There has been a lot of discussion on the subject of “ugly” buildings recently – it is a subject that seems to excite a lot of people. Over on the DomPost there is an article featuring Councillor Nicola Young talking about how there is the opportunity of getting rid of some “eye-wateringly ugly, and cheap building(s)“. She claims that her opposition to some of those buildings was not just about aesthetics, but practicalities.
“They’re not good, resilient buildings. We need to make sure we put up good buildings that are dry and don’t leak.”
The problem is, obviously, that it is not just the ugly buildings that leak. Nor can you argue that just because it is ugly, that it automatically should be knocked down. And nor can you agree that members of the public know anything about the subject of architecture. My guess is that most of them could not even spell the word correctly, let alone be qualified to say whether something is ugly or not.
But there’s the thing – you don’t need to be qualified to have an opinion. And here’s the other thing – opinions are 100% subjective, so what one person thinks is hideous is as equally valid as what another thinks is beautiful. According to the DomPost, some “Neighbourly users say the Beehive is Wellington’s ugliest building” – which it obviously isn’t. Sure, it is unusual, in that it is circular in plan, and it may be a little confusing to those of little brain as to where / how to get into the building (its pretty obvious when you are there – just enter on the ground floor entrance between the two Parliament buildings), and it is no doubt annoying to those inhabitants who are trying to find their office after a few drinks (allegedly a common occurrence in the circular central lobby on each floor). But none of that can make the slightest difference in its visual appearance – i.e. it is not ugly by any of those standards. Yes, it is a highly unusual building, but No, there are no circumstances under which you could honestly say that it is “ugly“.
Well hold on right there. What does the word “ugly” actually mean then? It has a number of meanings, number one of which is: “veryÂ unattractiveÂ orÂ unpleasantÂ toÂ lookÂ at;Â offensiveÂ toÂ theÂ senseÂ ofÂ beauty;Â displeasingÂ inÂ appearance.” There are other meanings too, such as: “morally revolting” (i.e. crime), “threatening trouble or danger” or “mean, hostile, or quarrelsome“. But the really true meaning here is that ugly, to most people, just means “disagreeable, unpleasant or objectionable“. Those are things that you literally cannot disagree with – if somebody else finds a building objectionable, and you don’t, there is absolutely nothing you can do to make them change their opinion – except perhaps, by education and explanation.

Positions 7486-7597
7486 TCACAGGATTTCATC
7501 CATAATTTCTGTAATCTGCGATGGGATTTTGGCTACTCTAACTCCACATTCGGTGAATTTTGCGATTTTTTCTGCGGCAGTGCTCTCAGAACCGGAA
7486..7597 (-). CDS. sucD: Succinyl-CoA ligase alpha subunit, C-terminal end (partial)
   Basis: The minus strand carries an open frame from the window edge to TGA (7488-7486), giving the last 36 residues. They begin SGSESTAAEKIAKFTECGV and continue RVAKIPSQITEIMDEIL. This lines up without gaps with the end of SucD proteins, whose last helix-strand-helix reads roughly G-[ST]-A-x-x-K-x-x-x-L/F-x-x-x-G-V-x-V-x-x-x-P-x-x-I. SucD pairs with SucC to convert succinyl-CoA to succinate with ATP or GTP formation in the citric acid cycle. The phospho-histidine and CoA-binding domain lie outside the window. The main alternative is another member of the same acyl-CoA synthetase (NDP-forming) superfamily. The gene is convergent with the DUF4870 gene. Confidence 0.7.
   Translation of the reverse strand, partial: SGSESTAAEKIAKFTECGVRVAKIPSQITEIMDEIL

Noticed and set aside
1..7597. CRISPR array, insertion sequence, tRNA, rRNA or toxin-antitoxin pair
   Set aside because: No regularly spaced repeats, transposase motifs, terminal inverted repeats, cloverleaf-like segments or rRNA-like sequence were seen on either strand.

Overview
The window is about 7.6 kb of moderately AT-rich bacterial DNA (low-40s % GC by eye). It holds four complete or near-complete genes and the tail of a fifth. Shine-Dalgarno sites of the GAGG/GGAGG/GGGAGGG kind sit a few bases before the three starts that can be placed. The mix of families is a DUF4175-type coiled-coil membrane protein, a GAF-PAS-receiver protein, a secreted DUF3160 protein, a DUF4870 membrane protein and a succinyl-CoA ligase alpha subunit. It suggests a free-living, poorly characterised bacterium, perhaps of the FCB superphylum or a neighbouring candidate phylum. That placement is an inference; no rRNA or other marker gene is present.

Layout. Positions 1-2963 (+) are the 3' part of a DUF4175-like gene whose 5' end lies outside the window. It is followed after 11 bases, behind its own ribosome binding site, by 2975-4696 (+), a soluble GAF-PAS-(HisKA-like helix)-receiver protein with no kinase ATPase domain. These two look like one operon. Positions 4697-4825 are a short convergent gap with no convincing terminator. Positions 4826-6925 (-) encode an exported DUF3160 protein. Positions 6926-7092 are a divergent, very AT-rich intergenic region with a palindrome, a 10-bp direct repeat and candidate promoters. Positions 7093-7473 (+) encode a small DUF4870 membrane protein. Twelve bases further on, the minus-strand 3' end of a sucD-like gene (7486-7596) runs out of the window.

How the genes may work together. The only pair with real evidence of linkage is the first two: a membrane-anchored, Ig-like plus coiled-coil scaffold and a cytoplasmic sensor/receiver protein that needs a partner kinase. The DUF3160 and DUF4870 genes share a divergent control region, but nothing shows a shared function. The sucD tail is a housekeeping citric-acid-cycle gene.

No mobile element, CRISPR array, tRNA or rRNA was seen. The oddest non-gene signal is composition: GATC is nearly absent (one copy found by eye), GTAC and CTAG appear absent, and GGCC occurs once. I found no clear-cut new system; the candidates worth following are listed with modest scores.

But we live in an age where we don’t like things being “explained” by people who consider themselves to be “expert” in the subject. Architects, obviously, should know more about the subject than the ordinary person-in-the-street, and indeed that Stuff article quotes someone from the ivory tower of Victoria University, who is apparently an expert in ugliness. Senior lecturer Guy Marriage said: “it’s often the “ugly ones” that remain standing. Economics doesn’t work with ugliness. People with money will just be looking for opportunities. There’s an opportunity to lose some great bits of Wellington too.” I’m not exactly sure what is meant by this, but I guess that what he is trying to say is that just because one person thinks a building is ugly, does not mean that therefore that building will be demolished. Chances are, the good looking buildings may be demolished and the ugly ones remain. He then goes on to say that “there were a number of buildings on Kent and Cambridge Terrace that could be happily bowled and no one would shed a tear”.
That is undeniable – virtually all the buildings along Kent and Cambridge are hideous, apart (of course) from the Embassy Theatre and the old tall Post Office building near Alpha St. That’s just my opinion, of course, but I defy anyone to name a building along there that couldn’t be replaced by something better. Does that mean that buildings along Kent Tce / Cambridge Tce are more ugly than others? Or does that mean that it is more like: All buildings in Wellington are f***ing ugly, take your pick of any of them.
Or is it more like a situation of: all modern buildings are ugly, full stop? Is it that the public just don’t like the same sort of buildings that architects like? Hold on – who even said that Architects like these buildings? Maybe they are human after all, and hate these bad, boring buildings as much as the rest of us? I can’t imagine, for instance, that the designers (or owners) of the blue building in the image above, are particularly proud of it. But is it ugly? Or just interminably boring?